The exponential growth of the cryptocurrencies and its ever-increasing diffusion has posed the problem of how to pay taxes for those who hold digital currencies.
The problem is more complicated than one might think because there are different tax regimes depending on the country of residence, and the picture is not always clear and definitive.
Let’s see what the current situation is in the United States and Italy.
Crypto regulation and taxes in the US
In the United States, the rules regarding cryptocurrency taxation are fairly well defined. The US considers cryptocurrencies not as securities, but as property and therefore they must be declared as such.
After years in which cryptocurrency owners enjoyed a kind of grey area, in 2019 the US tax agency, the IRS, decided to tax cryptocurrencies like property.
Every owner of cryptocurrencies has to declare their possession on their income tax return in the property section, as if it were a house or a collection of paintings or ancient coins.
But this according to many is only an intermediate step, because in 2022 the tax regime for the cryptocurrency market will probably change again.
This is because the rules are still rather confusing, especially with regard to the calculation of capital gains, considering the fact that many exchanges do not provide the US IRS with data on their users.
Many cryptocurrency transactions are taxed anyway, such as capital gains on crypto trades, but even any purchases of goods and items with cryptocurrencies become subject to taxation.
Donations to charities or holding cryptocurrencies without speculation are not taxable. But as mentioned, the situation will soon change.
The Treasury Department’s new Greenbook, published in May, contains stricter requirements for the taxation of cryptocurrencies.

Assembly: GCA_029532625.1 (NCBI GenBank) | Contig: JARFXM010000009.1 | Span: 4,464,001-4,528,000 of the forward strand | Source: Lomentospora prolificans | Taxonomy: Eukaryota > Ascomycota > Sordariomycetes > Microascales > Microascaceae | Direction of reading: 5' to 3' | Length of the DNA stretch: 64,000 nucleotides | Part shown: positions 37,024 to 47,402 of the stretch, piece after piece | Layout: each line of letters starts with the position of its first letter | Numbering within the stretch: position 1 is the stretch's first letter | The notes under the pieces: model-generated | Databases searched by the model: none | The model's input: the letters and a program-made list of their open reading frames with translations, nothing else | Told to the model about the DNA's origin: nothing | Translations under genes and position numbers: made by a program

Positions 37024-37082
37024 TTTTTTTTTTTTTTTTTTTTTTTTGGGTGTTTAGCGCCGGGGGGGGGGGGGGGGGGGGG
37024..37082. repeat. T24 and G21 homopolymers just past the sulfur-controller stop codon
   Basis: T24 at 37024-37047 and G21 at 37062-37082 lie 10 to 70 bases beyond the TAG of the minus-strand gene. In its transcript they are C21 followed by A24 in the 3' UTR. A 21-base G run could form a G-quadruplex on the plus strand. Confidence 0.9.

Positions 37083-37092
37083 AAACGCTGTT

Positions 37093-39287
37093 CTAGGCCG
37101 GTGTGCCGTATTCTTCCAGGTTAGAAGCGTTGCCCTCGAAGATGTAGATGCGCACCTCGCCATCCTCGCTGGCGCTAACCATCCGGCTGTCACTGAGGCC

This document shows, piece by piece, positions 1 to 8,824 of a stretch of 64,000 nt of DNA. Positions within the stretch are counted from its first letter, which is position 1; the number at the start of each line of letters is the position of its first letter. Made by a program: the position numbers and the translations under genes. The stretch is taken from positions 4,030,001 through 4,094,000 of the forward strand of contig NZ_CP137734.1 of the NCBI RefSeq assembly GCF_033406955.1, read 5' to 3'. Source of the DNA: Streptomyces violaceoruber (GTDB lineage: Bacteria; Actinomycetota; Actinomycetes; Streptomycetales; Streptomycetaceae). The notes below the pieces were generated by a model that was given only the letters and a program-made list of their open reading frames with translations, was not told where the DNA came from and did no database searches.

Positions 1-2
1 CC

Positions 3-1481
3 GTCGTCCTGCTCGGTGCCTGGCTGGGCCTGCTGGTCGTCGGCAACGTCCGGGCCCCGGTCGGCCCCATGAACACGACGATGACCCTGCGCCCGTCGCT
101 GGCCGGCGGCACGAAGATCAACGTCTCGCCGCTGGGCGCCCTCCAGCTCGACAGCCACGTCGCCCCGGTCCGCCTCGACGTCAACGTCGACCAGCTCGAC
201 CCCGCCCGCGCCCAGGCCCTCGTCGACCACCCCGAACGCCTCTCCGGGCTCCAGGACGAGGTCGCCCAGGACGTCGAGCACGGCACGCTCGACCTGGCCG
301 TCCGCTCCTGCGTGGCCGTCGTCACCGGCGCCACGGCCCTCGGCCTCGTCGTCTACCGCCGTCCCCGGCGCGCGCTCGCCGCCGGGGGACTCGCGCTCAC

For example, one proposal put forward would require companies to report all cryptocurrency transactions worth more than $10,000 to the IRS.
President Biden, who has been quite critical of cryptocurrencies recently, would like to increase the maximum tax rate on long-term capital gains to 43.4%, from 23.8% currently.
Taxes on cryptocurrencies in Italy
Even more confusing is the situation of cryptocurrency taxation in Italy, where the tax system has not yet managed to issue precise regulations on the subject.
Currently, only the part of the gain realized on the sale of cryptocurrencies for an amount greater than 51,645 euros, equal to the old one hundred million lire, is owed to the tax authorities.
In this case, the capital gain must be declared in the RT framework of the income model PF, paying a substitute tax of 26%. Below that threshold, nothing would be owed to the tax authorities.
This is because the same regulations that apply to the possession of foreign currencies apply to digital currencies.
However, the holding of cryptocurrencies, even for smaller amounts, should be declared in the RW framework of the “Modello UNICO”.
However, the definition of cryptocurrency custody is not very clear, because it becomes difficult to understand whether the possession of cryptocurrencies held in digital wallets should be declared, and it is also not clear whether withdrawals or movements made with these virtual wallets should be declared to the tax authorities.
Moreover, it is still unclear whether and how capital gains realized on exchanges between cryptocurrencies, without making any switch to a fiat currency, should be taxed.